About 3,000 residents in a Louisiana community south of New Orleans have been warned saltwater permeated their drinking water supply, posing a threat to residents with health risks.
Plaquemines Parish is not under a boil water advisory, but health officials are telling residents with high blood pressure or heart health issues not to drink the water after it was compromised due to water levels in the Mississippi River plummeting to record lows.
“It’s salty. You can smell the salt content,” Plaquemines Parish President Kirk Lepine told CNN in a phone interview. “It’s not suitable for people who have health risks.”
The water is safe for those who don’t suffer from health issues and is safe for bathing, according to Lepine.
The saltwater intrusion, which happens when saltwater moves into fresh water, is linked to water from the Gulf of Mexico pouring into the region’s water system as nearby severe drought caused water levels of the Mississippi River to plunge, slowing its flow and making it harder to keep saltwater out.
“We can boil seafood now. We are trying to have a sense of humor about it, but it’s concerning, and we are watching it closely,” Lepine said.
In an advisory posted September 28, Plaquemines Parish officials said the Boothville water system was “experiencing higher levels of sodium and chloride from a salt water wedge that is moving up the Mississippi River.”
Officials said the contaminates were secondary, meaning they weren’t a threat to health but “could affect the taste, odor and color of drinking water,” according to the advisory.
Sodium levels detected in the parish’s drinking water ranged from 60 mg/L to 200 mg/L, the advisory said. The Environmental Protection Agency recommends sodium levels not exceed 20 mg/L for people on a low sodium diet.
“Individuals who are on these diets should consider the sodium level of their drinking water as part of their daily intake, and should check with their doctor or health care provider for specific guidance about how much sodium per day is appropriate for them to consume,” the advisory said.
Plaquemines Parish officials announced Wednesday that local fire houses would distribute cases of bottled water to those who need them.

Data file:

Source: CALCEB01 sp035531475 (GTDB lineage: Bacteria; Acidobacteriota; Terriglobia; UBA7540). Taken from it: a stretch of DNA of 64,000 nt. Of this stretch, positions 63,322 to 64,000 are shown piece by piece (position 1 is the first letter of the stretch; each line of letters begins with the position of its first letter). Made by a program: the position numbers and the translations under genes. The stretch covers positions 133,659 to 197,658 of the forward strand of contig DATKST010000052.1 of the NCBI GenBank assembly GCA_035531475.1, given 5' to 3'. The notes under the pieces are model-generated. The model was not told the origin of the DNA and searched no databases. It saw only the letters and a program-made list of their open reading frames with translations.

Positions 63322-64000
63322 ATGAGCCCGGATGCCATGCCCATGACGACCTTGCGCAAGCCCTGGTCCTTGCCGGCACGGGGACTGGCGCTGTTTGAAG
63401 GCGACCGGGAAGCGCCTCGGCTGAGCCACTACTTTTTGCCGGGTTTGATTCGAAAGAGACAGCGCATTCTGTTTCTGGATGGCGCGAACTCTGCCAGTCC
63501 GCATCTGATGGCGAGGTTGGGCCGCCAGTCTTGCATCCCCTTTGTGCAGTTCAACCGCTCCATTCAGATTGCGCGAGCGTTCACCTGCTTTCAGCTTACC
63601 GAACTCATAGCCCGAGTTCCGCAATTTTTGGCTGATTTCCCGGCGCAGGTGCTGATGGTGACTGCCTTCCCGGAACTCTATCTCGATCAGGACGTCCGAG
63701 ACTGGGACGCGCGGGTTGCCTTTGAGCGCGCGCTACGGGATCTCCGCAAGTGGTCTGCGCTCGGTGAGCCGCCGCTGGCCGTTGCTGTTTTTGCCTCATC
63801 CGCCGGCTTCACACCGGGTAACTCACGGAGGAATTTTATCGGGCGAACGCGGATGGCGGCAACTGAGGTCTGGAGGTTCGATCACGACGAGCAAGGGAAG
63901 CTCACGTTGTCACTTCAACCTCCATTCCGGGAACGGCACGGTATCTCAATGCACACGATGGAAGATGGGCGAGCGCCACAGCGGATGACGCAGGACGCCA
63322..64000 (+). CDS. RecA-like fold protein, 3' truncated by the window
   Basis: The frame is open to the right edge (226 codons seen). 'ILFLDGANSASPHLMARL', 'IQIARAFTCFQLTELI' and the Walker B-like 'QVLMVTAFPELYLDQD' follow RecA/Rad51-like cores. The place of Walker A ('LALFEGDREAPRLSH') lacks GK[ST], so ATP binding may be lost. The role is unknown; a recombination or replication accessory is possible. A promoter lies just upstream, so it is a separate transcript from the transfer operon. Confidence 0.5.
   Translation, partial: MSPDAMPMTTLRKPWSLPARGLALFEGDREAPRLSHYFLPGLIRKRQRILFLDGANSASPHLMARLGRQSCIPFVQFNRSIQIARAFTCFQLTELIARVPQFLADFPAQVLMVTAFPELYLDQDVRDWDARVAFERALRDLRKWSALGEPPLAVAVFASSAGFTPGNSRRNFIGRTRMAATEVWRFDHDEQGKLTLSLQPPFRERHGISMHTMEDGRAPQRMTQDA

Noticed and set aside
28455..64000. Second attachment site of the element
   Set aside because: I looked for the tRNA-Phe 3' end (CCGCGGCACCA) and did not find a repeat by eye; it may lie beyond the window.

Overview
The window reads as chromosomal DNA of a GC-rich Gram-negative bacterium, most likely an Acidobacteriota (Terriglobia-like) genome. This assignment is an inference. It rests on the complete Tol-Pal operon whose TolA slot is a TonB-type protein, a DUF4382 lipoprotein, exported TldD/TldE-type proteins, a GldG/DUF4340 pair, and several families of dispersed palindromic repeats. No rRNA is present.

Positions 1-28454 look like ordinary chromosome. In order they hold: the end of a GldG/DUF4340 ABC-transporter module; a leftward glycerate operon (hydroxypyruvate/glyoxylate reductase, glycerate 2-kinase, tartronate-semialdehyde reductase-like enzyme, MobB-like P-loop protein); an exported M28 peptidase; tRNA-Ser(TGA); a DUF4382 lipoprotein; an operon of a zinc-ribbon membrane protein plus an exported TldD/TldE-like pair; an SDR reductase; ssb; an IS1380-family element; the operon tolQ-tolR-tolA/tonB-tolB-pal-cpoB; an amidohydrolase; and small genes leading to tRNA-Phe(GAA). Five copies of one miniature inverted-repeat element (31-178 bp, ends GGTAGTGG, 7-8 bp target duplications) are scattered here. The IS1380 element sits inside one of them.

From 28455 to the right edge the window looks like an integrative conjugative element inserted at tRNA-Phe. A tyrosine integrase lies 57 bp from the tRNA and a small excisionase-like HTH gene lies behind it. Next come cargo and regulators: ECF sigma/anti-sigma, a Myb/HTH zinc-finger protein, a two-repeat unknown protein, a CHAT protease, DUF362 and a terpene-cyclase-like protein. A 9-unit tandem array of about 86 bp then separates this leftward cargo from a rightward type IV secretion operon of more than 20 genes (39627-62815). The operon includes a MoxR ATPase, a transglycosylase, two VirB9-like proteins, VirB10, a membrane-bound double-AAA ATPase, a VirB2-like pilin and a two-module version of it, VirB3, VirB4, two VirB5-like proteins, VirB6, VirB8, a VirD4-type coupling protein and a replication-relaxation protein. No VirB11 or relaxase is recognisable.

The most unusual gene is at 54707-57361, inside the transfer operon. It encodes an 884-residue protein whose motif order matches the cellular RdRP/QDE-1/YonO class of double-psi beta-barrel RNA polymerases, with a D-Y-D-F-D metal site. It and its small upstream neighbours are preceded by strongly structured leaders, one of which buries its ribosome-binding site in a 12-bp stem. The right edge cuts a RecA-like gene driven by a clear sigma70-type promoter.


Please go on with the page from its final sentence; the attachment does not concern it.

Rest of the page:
“The Department of Health and Hospitals recommends that people receiving drinking water through systems in this parish who are on dialysis and/or low-sodium diets should check with their health care providers related to the levels of chloride and sodium in their drinking water,” the parish wrote in a social media post.
Last month, the Mississippi River was at historically low levels from Illinois to Louisiana as the central region endured one of its worst drought periods on record. According to data from the National Weather Service, the river declined to minus 10.75 near Memphis last month, making it the lowest level recorded in the city.
Beyond the shores of the Mississippi River, human-induced climate change is also contributing to the shrinking of other major water sources like Lake Powell and Lake Mead in the West, threatening the water supply of large swaths of the country.
Water elevation of the Mississippi River is supposed to be between 5 and 6 feet on average, according to Heath Jones, an emergency manager with the US Army Corps of Engineers District of Louisiana.
But due to prolonged drought, the elevation in New Orleans now sits at a mere 2.3 feet, Jones told CNN in a phone interview.
The low water elevation means the water flow is much slower. The river’s water is now moving around 300,000 cubic feet per second, but it is normally about 700,000 cubic feet per second, according to Jones.
The river’s slow movement leaves room for saltwater from the Gulf of Mexico to creep upstream along the bottom of the river, mixing salt and fresh water together and comprising the drinking water supply.
“The river doesn’t have the force right now to keep the salt in the Gulf,” Jones explained. “The drought is keeping the river from having enough force to keep the saltwater in the bay.”
To combat the issue, the Army Corps of Engineers recently built an underwater levee to help limit the amount of saltwater moving upstream, Jones said.
In addition, two reverse osmosis machines were built on the east and west banks of the Mississippi River to assist in removing salt from the water when they go online, Lepine said.
“And we are waiting for rain,” he said. “We keep looking at the weather forecasts and hope that we get some rain that will increase the river levels and drop the salt levels.”
But according to Jones, it will take more than an afternoon thunderstorm to fix the problem.
“It takes a major rain event to affect that thing,” Jones said. “It’s hard to understand the scale of the river. It’s massive.”